Best in Texas: Can Anyone Catch Tcu’s Gary Patterson as Best Coach?

AP, Staff/The Dallas Morning News L to R: Texas A&M’s Kevin Sumlin, TCU’s Gary Patterson, Texas’ Tom Herman; photos by staff/Jae S. Lee and Louis DeLuca, Ricardo B. Brazziell/Austin American-Statesman via AP

Editor’s note: This story was originally published on June 25, 2017. As college football season approaches, we’re bringing it back.

SportsDay’s offseason Best in Texas rankings are back! Our college bloggers took a shot at ranking the 12 FBS college coaches in the state and there was a pretty clear winner: TCU’s Gary Patterson.

In fact, Patterson is back as a repeat champ with new Texas hire Tom Herman coming in second as A&M’s Kevin Sumlin steals a few ballots. Patterson brought home every single first-place vote.

A recap of the voting process: On their ballots, writers cast one vote per team ranking them from best to worst. The top team in their individual polls receives 12 points, the second team receives 11 points, the third gets 10 points, etc. This year’s voters: Kacey Bowen, Adam Grosbard, EJ Holland, Carter Karels, Ezra Siegel, Brandon Soliz, Brett Vito and Brady Vardeman.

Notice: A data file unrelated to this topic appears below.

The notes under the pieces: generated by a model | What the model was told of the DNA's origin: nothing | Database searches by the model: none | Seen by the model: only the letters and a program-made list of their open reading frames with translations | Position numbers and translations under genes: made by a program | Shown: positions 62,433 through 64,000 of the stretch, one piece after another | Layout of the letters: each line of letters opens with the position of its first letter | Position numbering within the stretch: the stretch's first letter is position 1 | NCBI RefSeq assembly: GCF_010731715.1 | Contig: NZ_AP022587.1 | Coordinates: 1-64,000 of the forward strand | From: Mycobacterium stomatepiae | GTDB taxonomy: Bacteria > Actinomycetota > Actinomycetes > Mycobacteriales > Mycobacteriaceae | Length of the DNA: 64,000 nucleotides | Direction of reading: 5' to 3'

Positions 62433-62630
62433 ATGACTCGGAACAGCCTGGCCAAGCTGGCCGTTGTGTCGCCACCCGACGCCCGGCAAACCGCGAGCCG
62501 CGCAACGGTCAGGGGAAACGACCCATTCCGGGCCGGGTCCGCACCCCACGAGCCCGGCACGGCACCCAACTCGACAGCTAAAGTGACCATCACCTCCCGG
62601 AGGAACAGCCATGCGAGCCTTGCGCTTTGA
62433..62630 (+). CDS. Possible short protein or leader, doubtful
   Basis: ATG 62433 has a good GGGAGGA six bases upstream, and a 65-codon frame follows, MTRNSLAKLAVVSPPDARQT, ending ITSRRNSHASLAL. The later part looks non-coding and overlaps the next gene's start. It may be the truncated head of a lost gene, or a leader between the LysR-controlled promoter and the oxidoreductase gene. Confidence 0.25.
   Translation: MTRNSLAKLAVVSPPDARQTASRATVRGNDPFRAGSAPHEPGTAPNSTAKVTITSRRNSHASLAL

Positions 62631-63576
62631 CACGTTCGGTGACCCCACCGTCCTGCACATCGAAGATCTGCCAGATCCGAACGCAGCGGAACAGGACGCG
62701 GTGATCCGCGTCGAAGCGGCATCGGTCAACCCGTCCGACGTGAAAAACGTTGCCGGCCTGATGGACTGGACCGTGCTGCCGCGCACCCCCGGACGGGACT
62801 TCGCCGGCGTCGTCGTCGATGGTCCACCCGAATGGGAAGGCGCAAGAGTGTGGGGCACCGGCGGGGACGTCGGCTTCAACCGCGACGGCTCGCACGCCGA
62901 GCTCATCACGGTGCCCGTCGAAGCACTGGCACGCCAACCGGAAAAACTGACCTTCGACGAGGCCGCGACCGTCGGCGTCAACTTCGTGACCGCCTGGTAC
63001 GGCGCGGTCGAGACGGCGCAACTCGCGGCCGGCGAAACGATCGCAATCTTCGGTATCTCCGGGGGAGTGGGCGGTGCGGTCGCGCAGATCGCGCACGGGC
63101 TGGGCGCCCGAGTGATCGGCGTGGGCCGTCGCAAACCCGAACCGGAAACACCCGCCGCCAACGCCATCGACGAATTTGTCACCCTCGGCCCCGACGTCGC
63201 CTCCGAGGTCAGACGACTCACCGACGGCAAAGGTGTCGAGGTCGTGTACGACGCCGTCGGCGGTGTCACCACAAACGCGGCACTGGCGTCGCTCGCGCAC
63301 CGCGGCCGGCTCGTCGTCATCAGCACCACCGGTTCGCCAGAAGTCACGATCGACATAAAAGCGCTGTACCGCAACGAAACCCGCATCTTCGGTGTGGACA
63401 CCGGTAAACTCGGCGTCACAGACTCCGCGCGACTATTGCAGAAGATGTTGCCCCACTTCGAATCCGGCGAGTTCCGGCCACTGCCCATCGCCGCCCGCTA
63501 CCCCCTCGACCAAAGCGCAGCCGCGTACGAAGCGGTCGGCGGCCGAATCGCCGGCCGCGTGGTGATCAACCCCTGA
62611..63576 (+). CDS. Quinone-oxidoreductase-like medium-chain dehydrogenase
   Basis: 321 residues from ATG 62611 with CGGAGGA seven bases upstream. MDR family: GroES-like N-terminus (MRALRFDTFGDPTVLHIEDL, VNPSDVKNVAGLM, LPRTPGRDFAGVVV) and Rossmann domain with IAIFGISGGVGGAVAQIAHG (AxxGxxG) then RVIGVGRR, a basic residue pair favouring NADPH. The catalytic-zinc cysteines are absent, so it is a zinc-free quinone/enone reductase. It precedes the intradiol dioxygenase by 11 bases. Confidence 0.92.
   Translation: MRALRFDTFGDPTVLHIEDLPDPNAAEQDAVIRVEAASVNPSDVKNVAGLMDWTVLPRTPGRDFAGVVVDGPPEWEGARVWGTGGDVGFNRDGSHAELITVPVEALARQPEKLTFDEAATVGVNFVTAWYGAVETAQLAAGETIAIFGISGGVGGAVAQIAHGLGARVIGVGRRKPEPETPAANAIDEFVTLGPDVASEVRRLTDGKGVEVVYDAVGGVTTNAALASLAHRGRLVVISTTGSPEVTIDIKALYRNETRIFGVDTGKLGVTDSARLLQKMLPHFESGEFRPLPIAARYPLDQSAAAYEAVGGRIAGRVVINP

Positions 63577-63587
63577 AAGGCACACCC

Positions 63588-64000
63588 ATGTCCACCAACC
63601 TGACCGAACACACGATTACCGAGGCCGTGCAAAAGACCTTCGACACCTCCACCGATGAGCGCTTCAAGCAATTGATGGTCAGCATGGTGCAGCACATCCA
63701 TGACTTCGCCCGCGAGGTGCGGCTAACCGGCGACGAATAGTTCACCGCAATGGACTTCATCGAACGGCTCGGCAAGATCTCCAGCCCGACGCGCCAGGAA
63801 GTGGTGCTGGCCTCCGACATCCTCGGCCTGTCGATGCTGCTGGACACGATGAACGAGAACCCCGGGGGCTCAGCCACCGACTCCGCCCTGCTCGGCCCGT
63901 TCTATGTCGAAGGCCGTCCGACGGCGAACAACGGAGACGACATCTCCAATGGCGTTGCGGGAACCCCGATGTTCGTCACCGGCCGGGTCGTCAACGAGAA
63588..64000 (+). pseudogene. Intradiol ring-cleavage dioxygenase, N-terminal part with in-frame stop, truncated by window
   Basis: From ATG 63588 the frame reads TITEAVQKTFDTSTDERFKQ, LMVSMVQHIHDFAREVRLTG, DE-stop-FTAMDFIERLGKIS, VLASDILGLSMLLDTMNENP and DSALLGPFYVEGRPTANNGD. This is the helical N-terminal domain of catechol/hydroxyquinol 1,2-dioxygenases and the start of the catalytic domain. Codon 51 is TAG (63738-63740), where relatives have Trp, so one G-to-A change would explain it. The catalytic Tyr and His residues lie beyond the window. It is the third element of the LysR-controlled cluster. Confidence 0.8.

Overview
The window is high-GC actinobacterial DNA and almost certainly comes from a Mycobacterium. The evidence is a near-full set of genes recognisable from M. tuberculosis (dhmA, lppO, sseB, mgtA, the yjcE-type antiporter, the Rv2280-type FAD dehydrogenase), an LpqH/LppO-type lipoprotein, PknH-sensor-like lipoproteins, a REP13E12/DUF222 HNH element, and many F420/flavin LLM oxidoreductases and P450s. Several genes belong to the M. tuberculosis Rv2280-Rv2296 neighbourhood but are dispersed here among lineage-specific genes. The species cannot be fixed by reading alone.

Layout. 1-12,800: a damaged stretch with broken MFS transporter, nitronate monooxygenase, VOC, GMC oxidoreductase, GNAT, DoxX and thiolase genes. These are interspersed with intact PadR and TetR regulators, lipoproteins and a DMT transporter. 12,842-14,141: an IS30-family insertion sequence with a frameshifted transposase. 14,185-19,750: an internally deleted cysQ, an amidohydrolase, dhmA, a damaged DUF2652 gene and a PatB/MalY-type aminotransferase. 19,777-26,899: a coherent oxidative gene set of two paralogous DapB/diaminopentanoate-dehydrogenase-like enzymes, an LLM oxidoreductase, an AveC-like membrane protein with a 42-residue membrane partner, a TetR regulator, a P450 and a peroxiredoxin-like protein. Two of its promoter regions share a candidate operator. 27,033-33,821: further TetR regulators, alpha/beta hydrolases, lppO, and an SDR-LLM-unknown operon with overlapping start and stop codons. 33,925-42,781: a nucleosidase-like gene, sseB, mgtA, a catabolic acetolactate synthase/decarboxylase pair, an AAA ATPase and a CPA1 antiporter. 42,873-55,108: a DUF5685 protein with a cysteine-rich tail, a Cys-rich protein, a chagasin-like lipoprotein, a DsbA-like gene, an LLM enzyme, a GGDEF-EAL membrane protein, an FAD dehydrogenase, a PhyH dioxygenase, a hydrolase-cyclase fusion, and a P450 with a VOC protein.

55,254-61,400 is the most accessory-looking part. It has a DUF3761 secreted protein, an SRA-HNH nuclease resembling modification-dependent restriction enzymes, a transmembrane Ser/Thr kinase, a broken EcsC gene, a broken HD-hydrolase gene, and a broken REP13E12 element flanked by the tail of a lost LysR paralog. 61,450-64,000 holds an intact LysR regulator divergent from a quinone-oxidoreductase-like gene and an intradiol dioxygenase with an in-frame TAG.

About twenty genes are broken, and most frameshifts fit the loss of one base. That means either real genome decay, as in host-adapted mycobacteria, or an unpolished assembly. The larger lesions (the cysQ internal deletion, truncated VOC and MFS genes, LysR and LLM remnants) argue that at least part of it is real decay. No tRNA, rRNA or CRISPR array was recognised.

Here’s how the state’s coaches stack up, from new Baylor hire Matt Rhule and Texas Tech coach Kliff Kingsbury, to local stars on the rise Chad Morris and Seth Littrell. Click here or scroll down to the bottom to vote yourself!

Gary Patterson is a head coach that embodies college football. He understands not only the game that needs to be played, but his players. He gives 110 percent on and off the field in order to ensure that each player and fan will get the best out of each season. Since taking over in 2000 as a head coach for TCU, he has only seen three losing seasons. He is the Frogs’ all-time winningest coach and has led TCU to six conference championships, in three different leagues. Patterson’s winning percentage (.734) ranks fifth among active coaches nationally and puts him as one of just three active coaches with at least 149 victories at their current school. -Kacey Bowen